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Stanford Coal Divestment Upsets Kentucky Senate Race

Stanford Coal Divestment Upsets Kentucky Senate Race

The blow-back from Stanford University‘s May 6 decision to become the first major university endowment to divest of the stocks of coal-mining companies may hurt the general election prospects of Kentucky Democratic Senate hopeful Alison Lundergan Grimes, who has a one-point lead in the polls against Senate Minority Leader Mitch McConnell.  

Three days before the vote to divest, Ms. Grimes held a sold-out fundraiser sponsored by Progressive Women of Silicon Valley in wealthy Atherton, just five miles from the Stanford campus. Being associated with rich Californians known for opposing Kentucky coal mining jobs will undoubtedly be a major challenge for Grimes to overcome in the November election.

On the eve of the May 20 Super Tuesday Primaries, Allison Grimes in Kentucky and Michelle Nunn in Georgia were expected to have the best shot at upending Republican Senate seats.  The importance of Grimes’s candidacy was described by the Progressive Women of Silicon Valley and the Peninsula Democratic Club in the Stanford area invitation as: “This is a very strategic race, like Wendy Davis running for Governor in Texas. Please come support Alison–she is a rising star in the Party.” 

Stanford University trustees’ vote to divest the stock in coal-mining companies was the first by a major university and will symbolically “lend support to a nationwide campaign to purge endowments and pension funds of fossil fuel investments,” according to the New York Times.  Stanford first adopted its Statement On Investment Responsibility regarding endowment investments in 1971, in response to human rights concerns regarding South Africa’s apartheid policies. 

But the scope of Stanford’s investment responsibility was expanded to focus on ethical concerns regarding endowment-held securities whose business policies and practices could cause “substantial social injury.” The University President now appoints an Advisory Panel on Investment Responsibility & Licensing composed of 12 members nominated by the Stanford Faculty Senate, the Associated Students of Stanford University, Stanford’s Alumni Association and senior administrators. 

According to the Times, the Advisory Committee’s report that coal is a major source of carbon pollution linked to climate change persuaded the trustees to remove companies “whose principal business is coal” from their investment portfolio. 

Following Kentucky press inquiries from a coal-friendly newspaper, Ms. Grimes complained to Stanford University’s President, John Hennessy:

This step is bad environmental policy and bad energy policy, and it sets a poor standard indeed for national good citizenship. Drying up investment in mining and burning coal–which is what divestment policies such as yours aim to do–would inflict severe economic harm on my state of Kentucky and on other coal-producing states. That is particularly true for Appalachia, a region already beset by economic hardship. Divestment–which, as I say, is intended to produce financial ruin–cannot be justified when its impact will be to push tens of thousands of one’s own countrymen to the brink of poverty, and perhaps beyond. Mining coal is a legal enterprise that for generations has provided a roof over many Kentucky families’ heads, put food on their tables, sent their children to college and kept their utility bills affordable. These are good, honest, hard-working Americans.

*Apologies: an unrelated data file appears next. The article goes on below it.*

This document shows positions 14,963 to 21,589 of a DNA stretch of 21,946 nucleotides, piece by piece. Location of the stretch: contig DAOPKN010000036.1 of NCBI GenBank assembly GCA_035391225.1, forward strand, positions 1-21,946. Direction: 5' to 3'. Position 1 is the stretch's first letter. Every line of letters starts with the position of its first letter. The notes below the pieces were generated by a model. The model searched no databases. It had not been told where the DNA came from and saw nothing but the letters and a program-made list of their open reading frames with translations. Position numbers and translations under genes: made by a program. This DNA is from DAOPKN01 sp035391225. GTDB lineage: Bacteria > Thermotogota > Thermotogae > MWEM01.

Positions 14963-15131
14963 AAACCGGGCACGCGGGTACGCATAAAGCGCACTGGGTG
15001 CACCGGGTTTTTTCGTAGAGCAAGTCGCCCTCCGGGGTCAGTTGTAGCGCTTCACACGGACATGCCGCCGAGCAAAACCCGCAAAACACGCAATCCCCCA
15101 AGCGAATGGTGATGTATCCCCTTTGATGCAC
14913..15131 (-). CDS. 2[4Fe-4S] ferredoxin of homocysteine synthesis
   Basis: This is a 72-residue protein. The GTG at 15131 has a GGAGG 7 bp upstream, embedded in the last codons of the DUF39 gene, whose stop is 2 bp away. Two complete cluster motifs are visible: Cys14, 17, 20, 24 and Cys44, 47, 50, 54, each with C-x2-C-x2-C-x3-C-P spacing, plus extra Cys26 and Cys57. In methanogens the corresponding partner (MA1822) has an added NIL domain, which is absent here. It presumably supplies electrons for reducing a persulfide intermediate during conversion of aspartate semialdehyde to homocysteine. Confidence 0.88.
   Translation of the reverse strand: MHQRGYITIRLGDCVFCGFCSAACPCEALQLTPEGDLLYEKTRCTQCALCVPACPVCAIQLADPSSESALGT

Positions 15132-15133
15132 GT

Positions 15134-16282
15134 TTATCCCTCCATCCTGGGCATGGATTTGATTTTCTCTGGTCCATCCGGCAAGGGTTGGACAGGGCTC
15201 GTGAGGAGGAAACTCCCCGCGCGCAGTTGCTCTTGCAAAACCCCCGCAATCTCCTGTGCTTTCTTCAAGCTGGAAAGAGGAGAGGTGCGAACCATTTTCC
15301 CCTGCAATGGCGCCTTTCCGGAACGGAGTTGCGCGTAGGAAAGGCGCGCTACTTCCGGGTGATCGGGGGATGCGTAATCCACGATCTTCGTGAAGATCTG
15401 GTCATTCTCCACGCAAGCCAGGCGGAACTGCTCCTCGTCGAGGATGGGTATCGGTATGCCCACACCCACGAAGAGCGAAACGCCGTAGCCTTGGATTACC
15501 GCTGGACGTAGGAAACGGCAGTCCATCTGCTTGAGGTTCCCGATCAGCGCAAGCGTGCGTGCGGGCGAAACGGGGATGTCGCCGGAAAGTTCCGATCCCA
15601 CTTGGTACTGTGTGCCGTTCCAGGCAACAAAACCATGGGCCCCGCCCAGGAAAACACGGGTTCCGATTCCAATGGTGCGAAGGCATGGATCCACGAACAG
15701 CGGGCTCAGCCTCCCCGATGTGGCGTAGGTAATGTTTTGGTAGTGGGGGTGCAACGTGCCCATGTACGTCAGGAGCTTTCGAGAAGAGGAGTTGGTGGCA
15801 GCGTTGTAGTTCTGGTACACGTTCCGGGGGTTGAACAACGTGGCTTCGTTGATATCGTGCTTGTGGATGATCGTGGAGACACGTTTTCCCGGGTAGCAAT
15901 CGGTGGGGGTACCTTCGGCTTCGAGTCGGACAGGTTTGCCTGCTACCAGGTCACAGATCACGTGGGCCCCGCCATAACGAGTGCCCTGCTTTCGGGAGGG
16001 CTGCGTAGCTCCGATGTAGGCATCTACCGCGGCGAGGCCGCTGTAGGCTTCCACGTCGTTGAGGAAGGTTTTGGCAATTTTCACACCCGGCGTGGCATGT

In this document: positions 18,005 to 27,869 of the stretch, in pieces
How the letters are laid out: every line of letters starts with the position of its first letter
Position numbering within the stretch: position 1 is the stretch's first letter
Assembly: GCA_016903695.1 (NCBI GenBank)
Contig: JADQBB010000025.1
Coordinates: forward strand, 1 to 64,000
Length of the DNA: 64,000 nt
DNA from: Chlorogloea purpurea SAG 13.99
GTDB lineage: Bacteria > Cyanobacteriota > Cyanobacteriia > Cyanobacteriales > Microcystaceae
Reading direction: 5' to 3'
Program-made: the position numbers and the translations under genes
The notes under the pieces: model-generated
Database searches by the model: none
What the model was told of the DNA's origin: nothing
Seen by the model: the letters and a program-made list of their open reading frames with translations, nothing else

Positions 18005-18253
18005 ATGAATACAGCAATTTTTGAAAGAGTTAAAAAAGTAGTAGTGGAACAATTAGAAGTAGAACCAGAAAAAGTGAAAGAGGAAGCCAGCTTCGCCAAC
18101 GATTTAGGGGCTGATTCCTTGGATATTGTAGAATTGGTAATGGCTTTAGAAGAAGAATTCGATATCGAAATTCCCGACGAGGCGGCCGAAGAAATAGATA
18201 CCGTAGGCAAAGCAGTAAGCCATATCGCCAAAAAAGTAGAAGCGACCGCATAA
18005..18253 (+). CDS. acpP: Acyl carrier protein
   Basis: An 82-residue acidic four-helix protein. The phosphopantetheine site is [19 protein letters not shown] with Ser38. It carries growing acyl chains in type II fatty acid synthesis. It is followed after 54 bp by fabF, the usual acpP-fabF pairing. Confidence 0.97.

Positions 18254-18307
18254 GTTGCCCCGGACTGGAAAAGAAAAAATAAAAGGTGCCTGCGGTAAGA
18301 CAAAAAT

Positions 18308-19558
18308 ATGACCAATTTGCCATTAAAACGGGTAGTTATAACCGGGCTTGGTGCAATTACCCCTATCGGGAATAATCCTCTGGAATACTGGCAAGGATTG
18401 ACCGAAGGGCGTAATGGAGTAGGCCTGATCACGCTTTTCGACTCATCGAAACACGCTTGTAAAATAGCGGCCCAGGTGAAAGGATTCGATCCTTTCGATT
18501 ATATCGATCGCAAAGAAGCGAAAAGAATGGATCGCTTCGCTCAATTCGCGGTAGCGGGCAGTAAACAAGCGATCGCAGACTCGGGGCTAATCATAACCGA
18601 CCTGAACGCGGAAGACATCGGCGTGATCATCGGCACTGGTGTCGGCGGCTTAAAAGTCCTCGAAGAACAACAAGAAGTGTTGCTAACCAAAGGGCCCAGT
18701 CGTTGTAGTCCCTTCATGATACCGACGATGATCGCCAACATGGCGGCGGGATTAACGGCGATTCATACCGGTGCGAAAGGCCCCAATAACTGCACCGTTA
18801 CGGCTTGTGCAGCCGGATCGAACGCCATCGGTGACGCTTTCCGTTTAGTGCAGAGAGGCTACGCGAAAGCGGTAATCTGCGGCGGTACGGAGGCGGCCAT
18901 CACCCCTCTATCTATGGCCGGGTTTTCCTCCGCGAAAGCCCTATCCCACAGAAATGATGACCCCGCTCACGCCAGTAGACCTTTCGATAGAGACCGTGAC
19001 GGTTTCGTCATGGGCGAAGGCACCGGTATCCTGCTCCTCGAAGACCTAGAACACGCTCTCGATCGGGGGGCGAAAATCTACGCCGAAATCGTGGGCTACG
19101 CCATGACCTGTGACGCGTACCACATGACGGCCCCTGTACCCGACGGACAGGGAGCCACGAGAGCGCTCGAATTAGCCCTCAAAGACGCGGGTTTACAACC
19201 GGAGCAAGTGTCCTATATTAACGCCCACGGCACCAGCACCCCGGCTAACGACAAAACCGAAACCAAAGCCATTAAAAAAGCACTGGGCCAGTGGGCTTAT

Stanford’s decision to divest affects a very small portion of the endowment’s $18.7 billion holdings, but it is a major victory for the rapidly expanding student-led divestment movement that is active at roughly 300 universities. Harvard and other Ivy League schools have been resisting student pressure, but Stanford’s move to divest will add tremendous pressure to conform. 

Grimes has been an excellent campaigner with her constant attacks against long-time incumbent McConnell’s record on labor, women’s rights and jobs. She calls herself the right candidate to turn around high unemployment in her state. But eastern Kentucky has lost 40 percent of its coal-related jobs in just the last two years, according to Jason Bailey, director of the Kentucky Center for Economic Policy.”

The Kentucky Gannet newspaper commented that Grimes’s “position on climate change has been vague at best,” although her “defense of coal has been full-throated.”  Up until the last week, Grimes has avoided being associated with what locals call President Obama’s “War on Coal.” Yet being connected with an up to $2,600 a plate fundraiser with Californians that claim Kentucky coal causes “substantial social injury,” will be a substantial social issue in the November Senate race.

Photo: Wikimedia Commons

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